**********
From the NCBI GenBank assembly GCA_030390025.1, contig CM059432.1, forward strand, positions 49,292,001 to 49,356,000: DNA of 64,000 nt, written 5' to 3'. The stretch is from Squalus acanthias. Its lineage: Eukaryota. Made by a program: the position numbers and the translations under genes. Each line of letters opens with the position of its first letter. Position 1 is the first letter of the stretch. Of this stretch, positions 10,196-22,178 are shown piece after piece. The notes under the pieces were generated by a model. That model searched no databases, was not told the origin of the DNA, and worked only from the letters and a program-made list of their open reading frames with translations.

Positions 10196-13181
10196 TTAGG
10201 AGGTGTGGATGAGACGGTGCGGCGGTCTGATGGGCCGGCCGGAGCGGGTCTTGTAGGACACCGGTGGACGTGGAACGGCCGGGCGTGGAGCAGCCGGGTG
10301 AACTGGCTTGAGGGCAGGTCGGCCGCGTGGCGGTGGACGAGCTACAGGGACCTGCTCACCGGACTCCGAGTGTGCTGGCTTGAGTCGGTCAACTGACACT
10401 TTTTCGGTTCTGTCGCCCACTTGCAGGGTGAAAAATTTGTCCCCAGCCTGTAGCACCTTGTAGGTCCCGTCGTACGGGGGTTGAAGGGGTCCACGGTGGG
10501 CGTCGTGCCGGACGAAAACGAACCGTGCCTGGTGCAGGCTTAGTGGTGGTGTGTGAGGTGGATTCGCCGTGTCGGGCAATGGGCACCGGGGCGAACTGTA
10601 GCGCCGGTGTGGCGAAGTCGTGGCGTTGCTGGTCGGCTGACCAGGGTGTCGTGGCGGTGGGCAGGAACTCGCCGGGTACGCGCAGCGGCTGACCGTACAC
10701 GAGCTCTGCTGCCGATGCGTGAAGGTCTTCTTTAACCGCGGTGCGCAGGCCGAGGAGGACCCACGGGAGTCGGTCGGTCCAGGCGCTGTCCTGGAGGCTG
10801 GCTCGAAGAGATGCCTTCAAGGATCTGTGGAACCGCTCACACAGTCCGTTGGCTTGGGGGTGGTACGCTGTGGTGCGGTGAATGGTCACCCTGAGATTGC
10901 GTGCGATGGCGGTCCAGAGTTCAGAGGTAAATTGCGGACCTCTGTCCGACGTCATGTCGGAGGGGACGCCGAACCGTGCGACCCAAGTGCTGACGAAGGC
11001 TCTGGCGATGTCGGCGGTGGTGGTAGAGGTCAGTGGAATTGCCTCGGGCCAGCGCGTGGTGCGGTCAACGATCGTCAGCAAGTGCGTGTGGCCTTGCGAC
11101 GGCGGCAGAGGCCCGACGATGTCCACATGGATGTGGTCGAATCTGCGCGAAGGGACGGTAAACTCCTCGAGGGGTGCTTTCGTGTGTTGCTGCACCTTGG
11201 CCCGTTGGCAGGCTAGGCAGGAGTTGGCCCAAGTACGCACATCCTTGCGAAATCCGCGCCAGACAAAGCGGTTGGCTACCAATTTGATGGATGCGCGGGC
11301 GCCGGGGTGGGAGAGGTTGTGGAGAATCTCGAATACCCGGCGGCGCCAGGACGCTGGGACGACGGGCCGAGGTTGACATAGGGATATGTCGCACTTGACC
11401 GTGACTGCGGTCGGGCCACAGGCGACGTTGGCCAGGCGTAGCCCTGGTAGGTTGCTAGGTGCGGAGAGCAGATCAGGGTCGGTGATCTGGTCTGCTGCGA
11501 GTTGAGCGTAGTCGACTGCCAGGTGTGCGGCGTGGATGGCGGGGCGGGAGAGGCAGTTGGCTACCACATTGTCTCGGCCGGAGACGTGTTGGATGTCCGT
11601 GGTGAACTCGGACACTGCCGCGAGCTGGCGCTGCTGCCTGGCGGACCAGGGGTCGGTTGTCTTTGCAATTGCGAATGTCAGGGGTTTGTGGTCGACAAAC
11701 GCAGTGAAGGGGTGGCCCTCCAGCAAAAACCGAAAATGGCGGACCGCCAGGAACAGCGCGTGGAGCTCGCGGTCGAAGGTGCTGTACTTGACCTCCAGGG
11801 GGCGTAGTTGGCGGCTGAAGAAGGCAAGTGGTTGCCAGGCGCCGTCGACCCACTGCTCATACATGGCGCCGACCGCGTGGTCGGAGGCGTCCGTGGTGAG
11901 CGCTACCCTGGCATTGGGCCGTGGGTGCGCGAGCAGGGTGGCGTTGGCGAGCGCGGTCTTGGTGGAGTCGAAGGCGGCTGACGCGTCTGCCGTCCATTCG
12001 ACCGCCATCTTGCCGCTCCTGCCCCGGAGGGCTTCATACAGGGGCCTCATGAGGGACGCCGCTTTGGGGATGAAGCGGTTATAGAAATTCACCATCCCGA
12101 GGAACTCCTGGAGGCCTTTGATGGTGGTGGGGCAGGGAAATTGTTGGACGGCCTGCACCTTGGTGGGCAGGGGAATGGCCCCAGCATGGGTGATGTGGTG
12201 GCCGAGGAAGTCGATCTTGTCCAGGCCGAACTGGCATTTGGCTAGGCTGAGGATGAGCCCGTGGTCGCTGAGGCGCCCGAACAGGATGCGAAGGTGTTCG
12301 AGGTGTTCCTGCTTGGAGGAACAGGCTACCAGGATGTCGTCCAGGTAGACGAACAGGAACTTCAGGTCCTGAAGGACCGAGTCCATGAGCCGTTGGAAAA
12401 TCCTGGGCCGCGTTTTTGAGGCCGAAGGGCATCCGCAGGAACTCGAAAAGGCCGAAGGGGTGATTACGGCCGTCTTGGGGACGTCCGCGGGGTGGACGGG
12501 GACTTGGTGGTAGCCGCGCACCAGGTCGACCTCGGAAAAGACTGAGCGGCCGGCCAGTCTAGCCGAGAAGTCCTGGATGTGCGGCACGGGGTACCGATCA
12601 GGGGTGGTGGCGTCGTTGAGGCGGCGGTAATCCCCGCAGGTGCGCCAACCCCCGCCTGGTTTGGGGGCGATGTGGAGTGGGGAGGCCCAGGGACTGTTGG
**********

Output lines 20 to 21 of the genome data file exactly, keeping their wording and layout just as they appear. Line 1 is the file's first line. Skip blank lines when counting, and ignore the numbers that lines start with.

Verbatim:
11801 GGCGTAGTTGGCGGCTGAAGAAGGCAAGTGGTTGCCAGGCGCCGTCGACCCACTGCTCATACATGGCGCCGACCGCGTGGTCGGAGGCGTCCGTGGTGAG
11901 CGCTACCCTGGCATTGGGCCGTGGGTGCGCGAGCAGGGTGGCGTTGGCGAGCGCGGTCTTGGTGGAGTCGAAGGCGGCTGACGCGTCTGCCGTCCATTCG